I spent days searching the internet but all the databases I found are at most in-memory but not concurrent.

By concurrency I mean that they run on multiple threads and can do multiple reads concurrently without read locks. This way a system which uses a lot of complex SQL queries could scale much better with increased number of requests per time interval.

The only "solution" to this kind of scaling I found was just running multiple servers with duplicate databases.

If they exist, can you give me an example of some in-memory concurrent (relational) database?

If not, why do they not exist?

  • @mustaccio I considered Apache Ignite as it is relational and in-memory. But when I was trying to find information about concurrency, it always only suggests that it handles concurrency in the way that many clients are able to make concurrent queries (but nothing to suggest that those queries will be executed in parallel and not in series) – Gillian Jan 21 '20 at 21:45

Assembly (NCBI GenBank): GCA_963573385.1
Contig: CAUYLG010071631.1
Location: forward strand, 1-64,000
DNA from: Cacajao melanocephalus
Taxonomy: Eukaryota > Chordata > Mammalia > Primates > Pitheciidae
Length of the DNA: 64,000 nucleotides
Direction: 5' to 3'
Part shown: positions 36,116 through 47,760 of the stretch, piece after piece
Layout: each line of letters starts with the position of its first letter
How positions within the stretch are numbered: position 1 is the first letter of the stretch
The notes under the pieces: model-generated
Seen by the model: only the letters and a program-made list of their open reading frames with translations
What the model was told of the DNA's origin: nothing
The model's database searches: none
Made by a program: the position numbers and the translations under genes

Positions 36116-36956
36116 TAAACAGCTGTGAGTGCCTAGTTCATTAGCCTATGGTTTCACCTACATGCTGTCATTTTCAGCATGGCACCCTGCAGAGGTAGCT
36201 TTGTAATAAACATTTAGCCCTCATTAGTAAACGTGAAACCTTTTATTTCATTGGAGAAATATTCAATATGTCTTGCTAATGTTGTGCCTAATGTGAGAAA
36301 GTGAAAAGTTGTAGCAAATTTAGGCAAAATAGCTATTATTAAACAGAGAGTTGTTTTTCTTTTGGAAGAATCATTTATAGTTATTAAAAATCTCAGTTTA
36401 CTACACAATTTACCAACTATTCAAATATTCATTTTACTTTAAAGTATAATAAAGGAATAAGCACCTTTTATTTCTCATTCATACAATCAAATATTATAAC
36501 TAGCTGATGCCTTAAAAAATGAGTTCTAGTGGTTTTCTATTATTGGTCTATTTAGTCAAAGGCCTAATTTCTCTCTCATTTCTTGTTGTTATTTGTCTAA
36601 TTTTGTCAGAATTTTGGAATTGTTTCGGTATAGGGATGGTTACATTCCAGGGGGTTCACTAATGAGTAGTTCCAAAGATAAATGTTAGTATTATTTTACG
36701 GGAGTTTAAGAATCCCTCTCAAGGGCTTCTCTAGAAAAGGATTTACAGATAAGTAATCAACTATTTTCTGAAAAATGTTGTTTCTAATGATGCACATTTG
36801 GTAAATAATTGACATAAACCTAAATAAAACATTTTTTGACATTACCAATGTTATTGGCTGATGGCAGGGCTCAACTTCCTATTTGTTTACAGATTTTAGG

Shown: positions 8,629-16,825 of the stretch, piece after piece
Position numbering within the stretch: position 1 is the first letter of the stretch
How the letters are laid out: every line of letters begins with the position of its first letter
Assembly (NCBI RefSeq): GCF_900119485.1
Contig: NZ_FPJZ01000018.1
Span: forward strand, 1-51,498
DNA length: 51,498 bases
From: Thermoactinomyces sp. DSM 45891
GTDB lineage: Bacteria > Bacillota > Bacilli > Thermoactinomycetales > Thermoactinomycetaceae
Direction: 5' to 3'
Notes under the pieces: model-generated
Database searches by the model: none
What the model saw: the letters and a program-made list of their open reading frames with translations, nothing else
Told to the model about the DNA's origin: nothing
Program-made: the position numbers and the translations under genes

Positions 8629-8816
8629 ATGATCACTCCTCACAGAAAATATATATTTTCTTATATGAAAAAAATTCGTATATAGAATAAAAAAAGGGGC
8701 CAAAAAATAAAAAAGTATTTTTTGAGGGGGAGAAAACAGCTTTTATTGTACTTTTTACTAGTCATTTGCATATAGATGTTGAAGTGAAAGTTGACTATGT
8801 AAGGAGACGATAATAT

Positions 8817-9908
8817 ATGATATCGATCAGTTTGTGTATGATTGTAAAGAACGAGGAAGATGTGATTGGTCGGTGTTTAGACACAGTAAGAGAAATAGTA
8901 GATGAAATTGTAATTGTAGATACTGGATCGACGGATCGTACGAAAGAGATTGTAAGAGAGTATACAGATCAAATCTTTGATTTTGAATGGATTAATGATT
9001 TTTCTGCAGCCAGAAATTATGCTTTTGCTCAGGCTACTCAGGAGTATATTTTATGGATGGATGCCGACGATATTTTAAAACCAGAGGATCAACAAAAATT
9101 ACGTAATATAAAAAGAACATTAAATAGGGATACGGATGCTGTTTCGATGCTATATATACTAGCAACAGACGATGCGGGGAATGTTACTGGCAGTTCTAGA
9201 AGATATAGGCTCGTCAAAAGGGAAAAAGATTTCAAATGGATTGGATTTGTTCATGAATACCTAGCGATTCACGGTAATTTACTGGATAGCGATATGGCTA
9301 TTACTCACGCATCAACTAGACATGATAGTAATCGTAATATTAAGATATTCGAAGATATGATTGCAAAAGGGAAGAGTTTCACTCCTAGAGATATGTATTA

• @mustaccio Looks like you're ignorant of how computing works. You see, in computers concurrency doesn't necessarily mean that two things are happening or done at the same time. Sometimes concurrency means two things are done at two different times but due to fast context switching it appears to be happening at the same time. Even though it's not. E.g. single-core multithreading. – Gillian Jan 21 '20 at 22:40
  • if you install enough RAM any on-disk database will give in-memory performance – Jasen Jan 22 '20 at 2:52
  • Yep. I'm ignorant. Sorry to have bothered you with my drivel. – mustaccio Jan 22 '20 at 2:52

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